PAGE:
Interviewing – Fact or Fiction
The job interview has great value, but interviews alone take very little risk out of the hiring decision. A recent study found that 57% of candidates who recently had been interviewed believed telling lies during the job interview is acceptable. Job candidates are prone to exaggerate their skills, omit negative information, and lie about their previous salary levels. With this in mind, what can be done to interview more successfully in the light of the false information often presented in an interview?
- First, recognize that there is ample room for error in the interview process. The interview is a small sample of an applicant’s behavior, often hinging on a candidate’s verbal facility.
- Second, prior to the interview, remind yourself of the main questions that must be answered: Can the person do the job? Will the person do the job? Can the person get along with others? Will the person grow?
- Third, use the behavioral interview method. What people have done in the past is a stronger predictor of their future behaviors than what they say they will do. And, examples of behaviors have greater validity than candidate statements about their attitudes and feelings or what they will do.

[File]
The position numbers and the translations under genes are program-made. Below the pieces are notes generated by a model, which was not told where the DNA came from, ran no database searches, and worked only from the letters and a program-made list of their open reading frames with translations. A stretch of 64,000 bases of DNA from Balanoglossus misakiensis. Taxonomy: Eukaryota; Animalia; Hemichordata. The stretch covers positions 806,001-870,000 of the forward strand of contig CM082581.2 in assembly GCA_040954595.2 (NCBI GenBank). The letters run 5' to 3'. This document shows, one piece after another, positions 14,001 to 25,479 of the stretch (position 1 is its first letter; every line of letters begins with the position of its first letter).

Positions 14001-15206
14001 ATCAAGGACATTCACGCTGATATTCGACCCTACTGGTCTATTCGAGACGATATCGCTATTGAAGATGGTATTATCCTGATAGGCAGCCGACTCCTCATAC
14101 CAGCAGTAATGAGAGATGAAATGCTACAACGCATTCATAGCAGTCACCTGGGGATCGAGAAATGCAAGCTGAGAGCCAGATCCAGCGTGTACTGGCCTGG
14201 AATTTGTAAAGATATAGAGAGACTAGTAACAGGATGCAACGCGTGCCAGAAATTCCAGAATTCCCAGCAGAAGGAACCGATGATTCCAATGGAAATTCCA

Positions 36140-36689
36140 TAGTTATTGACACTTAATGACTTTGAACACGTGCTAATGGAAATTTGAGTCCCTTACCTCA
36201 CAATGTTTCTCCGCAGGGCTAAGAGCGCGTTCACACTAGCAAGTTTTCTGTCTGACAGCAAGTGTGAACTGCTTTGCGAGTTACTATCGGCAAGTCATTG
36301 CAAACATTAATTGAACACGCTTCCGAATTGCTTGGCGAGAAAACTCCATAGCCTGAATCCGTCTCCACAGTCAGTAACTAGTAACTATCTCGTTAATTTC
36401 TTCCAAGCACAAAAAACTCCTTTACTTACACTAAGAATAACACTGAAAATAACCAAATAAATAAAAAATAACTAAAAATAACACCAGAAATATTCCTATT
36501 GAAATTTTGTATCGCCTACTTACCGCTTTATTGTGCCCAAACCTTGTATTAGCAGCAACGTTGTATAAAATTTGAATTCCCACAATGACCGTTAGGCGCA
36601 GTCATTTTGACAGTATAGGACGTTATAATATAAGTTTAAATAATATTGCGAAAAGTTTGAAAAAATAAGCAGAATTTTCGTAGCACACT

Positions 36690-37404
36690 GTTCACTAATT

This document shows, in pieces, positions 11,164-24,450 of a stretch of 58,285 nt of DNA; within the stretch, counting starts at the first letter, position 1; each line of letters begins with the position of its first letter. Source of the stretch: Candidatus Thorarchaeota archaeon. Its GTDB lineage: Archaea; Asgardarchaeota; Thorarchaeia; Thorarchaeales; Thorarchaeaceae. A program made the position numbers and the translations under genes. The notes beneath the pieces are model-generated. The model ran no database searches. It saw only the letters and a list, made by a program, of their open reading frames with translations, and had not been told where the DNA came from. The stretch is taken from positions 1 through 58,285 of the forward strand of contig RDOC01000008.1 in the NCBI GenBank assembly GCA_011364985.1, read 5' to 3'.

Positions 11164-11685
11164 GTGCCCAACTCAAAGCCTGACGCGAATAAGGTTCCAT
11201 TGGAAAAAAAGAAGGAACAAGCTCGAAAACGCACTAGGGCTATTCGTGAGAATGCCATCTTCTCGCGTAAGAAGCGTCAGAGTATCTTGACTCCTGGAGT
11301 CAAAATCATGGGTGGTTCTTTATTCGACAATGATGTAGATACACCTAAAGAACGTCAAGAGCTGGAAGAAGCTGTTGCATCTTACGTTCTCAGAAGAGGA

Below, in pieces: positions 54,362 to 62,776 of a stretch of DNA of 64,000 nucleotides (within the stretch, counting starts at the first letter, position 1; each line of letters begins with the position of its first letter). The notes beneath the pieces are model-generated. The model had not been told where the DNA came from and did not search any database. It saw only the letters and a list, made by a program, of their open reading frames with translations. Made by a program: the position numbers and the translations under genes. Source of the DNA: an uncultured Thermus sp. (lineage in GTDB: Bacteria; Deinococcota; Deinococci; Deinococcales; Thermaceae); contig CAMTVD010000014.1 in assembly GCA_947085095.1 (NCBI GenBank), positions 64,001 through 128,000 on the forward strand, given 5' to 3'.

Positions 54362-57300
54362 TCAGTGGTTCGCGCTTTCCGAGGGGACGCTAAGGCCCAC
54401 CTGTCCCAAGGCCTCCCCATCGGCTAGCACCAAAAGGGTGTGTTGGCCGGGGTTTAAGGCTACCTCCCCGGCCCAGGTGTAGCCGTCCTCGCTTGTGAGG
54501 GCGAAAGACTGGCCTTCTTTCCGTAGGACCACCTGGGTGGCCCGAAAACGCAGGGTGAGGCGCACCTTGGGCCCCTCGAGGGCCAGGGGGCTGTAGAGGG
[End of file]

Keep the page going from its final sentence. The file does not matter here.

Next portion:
- Fourth, never ask hypothetical questions such as, “What would you do if …?” Always ask for examples of how they have handled a particular situation. For example, “Tell me about the last time you had a conflict with a colleague, and how you handled it.” Or, “What was your biggest accomplishment at work, and what makes you proud of it.”
- Fifth, remember that interviews are inherently subjective, often boiling down to interpretations and feelings. Use multiple methods when making hiring decisions, including educational/vocational history and validated employment test results.
The purpose of the interview is to gather accurate and useful information for making a hiring or promotion decision. By using multiple tools in the hiring process, you minimize the risk of making mistakes and avoid the consequences of confusing fact with fiction.